Vitamin D and Colorectal Cancer

Posted on Monday, March 05, 2007
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More Vitamin D Lowers Risk of Colorectal Cancer – and Second Primary Cancers: Data indicate potential benefits, few dangers by Jeni Baker, Cancer Monthly Staff Writer

It is no secret that vitamin D promotes healthy bones and teeth, but did you know that it also can reduce your risk of developing a disease that struck more than 145,000 Americans in 2005*?

A team from the University of California San Diego reviewed data from five studies and has published its findings in the American Journal of Preventive Medicine**. The findings – as well as the most recommended preventive measure – might surprise you.

Revisited data reveal a connection

The five studies – conducted between 1966 and 2005 – each sought to identify a long-suspected relationship between vitamin D and colorectal cancer. To do this, researchers measured the serum 25 (OH)D levels of 1,448 total participants, who were tracked for between two and 25 years.

(Serum 25 (OH)D is the primary vitamin D compound found in the bloodstream, and the test for it is regarded as the most accurate clinical indicator of someone’s overall vitamin D status.)

The original studies revealed trends indicating a benefit of vitamin D, but no study was definitive. By combining the original data, the San Diego researchers strengthened its statistical reliability, and confirmed definitively that a high level of vitamin D in the blood is linked to a substantially lower risk of colorectal cancer.

Participants with serum 25 (OH)D levels of at least 33 nanograms per milliliter (ng/mL) had a 50 percent lower risk of developing colorectal cancer than people with levels at or below 12 ng/mL. In other words, the evidence suggests not only a relationship between vitamin D and colorectal cancer, but also that by increasing their vitamin D intake, people can reduce their odds of getting the disease.

The sunny side of the street

Although there are different ways people get vitamin D – vitamin supplements and diet, for example – the most effective way in terms of cancer prevention is to spend a little time in the sun, says co-author Cedric F. Garland, DPH.

Sun exposure allows our bodies to make vitamin D, which seems to be the reason behind higher colorectal cancer rates in places that see little sunshine. There’s an important distinction to make, however.

Vitamin D3 (cholecalciferol), what our bodies produce when we're exposed to sunlight, is the kind shown to help prevent colorectal cancer, Garland says. D3 is also present in most milk and some foods. Vitamin D2 (ergocalciferol) – which we get from many multivitamins and vitamin D supplements – is only one-fifth as effective as D3 at staving off the disease. Almost no foods naturally contain D2, although it is sometimes added to them.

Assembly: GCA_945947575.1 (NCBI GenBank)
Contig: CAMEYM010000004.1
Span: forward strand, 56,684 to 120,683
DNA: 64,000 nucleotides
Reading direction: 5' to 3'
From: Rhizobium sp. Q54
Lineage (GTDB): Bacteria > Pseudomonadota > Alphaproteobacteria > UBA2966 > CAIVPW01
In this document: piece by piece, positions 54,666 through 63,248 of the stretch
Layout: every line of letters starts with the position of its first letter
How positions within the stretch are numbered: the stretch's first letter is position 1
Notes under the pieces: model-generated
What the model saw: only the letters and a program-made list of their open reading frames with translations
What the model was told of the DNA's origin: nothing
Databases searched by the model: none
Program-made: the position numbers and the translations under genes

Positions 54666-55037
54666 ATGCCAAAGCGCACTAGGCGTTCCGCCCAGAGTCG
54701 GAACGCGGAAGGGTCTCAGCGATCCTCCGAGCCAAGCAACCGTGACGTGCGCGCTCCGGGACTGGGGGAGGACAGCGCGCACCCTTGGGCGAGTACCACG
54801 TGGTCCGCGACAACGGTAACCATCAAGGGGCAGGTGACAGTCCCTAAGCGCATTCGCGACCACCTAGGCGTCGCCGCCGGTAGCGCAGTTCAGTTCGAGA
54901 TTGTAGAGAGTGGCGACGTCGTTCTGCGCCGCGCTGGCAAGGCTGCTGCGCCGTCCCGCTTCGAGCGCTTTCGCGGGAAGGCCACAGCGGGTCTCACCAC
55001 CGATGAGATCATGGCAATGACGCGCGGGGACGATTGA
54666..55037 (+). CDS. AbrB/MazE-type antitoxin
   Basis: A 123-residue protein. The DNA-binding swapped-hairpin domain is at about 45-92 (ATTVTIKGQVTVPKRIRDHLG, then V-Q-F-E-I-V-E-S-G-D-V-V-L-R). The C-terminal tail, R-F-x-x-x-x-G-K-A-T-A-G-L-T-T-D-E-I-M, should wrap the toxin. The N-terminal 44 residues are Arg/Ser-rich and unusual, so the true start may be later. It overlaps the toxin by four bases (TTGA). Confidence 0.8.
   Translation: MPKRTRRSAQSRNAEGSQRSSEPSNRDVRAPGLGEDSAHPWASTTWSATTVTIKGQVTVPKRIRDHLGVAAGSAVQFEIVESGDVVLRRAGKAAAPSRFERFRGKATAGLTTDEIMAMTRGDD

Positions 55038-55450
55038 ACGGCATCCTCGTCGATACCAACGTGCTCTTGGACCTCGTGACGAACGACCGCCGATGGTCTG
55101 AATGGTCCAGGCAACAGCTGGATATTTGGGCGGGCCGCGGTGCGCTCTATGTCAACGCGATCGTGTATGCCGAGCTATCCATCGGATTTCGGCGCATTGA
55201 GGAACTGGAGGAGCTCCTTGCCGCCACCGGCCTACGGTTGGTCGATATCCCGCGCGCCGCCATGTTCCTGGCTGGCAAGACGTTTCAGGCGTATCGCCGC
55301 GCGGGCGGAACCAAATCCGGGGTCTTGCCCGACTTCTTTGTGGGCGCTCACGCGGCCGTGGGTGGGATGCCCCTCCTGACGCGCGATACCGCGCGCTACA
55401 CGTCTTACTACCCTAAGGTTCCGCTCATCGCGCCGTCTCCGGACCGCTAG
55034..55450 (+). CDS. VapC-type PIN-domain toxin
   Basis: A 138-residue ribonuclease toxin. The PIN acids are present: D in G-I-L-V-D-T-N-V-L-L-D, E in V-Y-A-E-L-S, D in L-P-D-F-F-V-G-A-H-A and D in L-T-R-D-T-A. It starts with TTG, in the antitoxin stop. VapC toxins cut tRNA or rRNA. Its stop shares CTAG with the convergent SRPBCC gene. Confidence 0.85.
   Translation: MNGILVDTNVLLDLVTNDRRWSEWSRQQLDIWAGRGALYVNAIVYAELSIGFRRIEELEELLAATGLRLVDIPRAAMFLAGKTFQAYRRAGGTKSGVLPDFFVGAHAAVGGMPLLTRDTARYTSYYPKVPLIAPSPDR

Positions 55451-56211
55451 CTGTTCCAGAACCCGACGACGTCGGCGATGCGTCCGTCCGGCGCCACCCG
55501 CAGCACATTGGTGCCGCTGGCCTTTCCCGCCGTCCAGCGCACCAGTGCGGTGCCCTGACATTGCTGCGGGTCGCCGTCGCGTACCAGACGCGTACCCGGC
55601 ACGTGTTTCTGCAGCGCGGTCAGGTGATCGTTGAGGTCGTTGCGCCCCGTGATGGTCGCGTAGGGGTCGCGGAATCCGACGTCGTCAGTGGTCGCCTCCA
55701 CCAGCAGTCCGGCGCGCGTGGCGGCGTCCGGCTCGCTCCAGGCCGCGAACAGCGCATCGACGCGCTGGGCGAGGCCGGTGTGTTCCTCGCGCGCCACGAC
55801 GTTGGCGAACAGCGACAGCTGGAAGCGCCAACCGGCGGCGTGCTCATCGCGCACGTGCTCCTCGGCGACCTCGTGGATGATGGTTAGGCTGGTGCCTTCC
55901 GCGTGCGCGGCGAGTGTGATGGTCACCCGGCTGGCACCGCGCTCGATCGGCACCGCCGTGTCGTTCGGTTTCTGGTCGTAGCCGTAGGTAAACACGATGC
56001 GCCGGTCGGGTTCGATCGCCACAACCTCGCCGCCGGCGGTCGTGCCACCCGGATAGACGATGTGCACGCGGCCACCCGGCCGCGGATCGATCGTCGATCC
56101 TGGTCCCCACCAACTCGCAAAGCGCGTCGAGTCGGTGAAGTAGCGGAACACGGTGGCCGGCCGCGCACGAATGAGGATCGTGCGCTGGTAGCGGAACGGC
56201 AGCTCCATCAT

Exercise moderation when heading out in the sun, however. People with different levels of skin pigmentation require different sun exposure times to reap the same benefits. And, Garland says, “people with skin cancer and diseases causing undue sensitivity to the sun are of course excluded from this recommendation.”

Cancer patients also see D3 gains

Vitamin D3 has significant additional benefits, as well, even for those already living with colorectal and other cancers (with the exception of non-melanoma skin cancer).

“Most cancer patients need about 2,000 IU of vitamin D3 per day, unless there are contraindications – the main one being a high serum calcium level that is sometimes present in advanced cancer,” Garland says. That level, established as the “no adverse effect level” by the Institute of Medicine “will help prevent a second primary malignancy and promote faster wound healing for patients who require surgery.”

Colorectal cancer patients, as well as those at risk for the disease, should speak with their doctors about regular serum 25 (OH)D screening – if for no other reason than trying to prevent the cancer’s spread or development another colorectal malignancy.

“The 25 (OH)D level is one of the most important data points to have, since 25(OH)D may influence your risk of metastasis – and it makes it easy to address a vitamin D deficiency with the appropriate amount of vitamin D3,” says Garland, adding a helpful hint:

If your insurance doesn’t cover the test, it may pay for one to determine your serum calcium level. Although that test is not useful for determining your current vitamin D status, a moderate intake of vitamin D3 is likely to be beneficial for you if your serum calcium is within the normal range."

Speak with your doctor about getting the dosage of vitamin D that’s right for you.

* The American Cancer Society
** Gorham ED, et al., Optimal Vitamin D Status for Colorectal Cancer Prevention (A Quantitative Meta Analysis). Am J Prev Med. 2007 Mar; 32(3):210-6.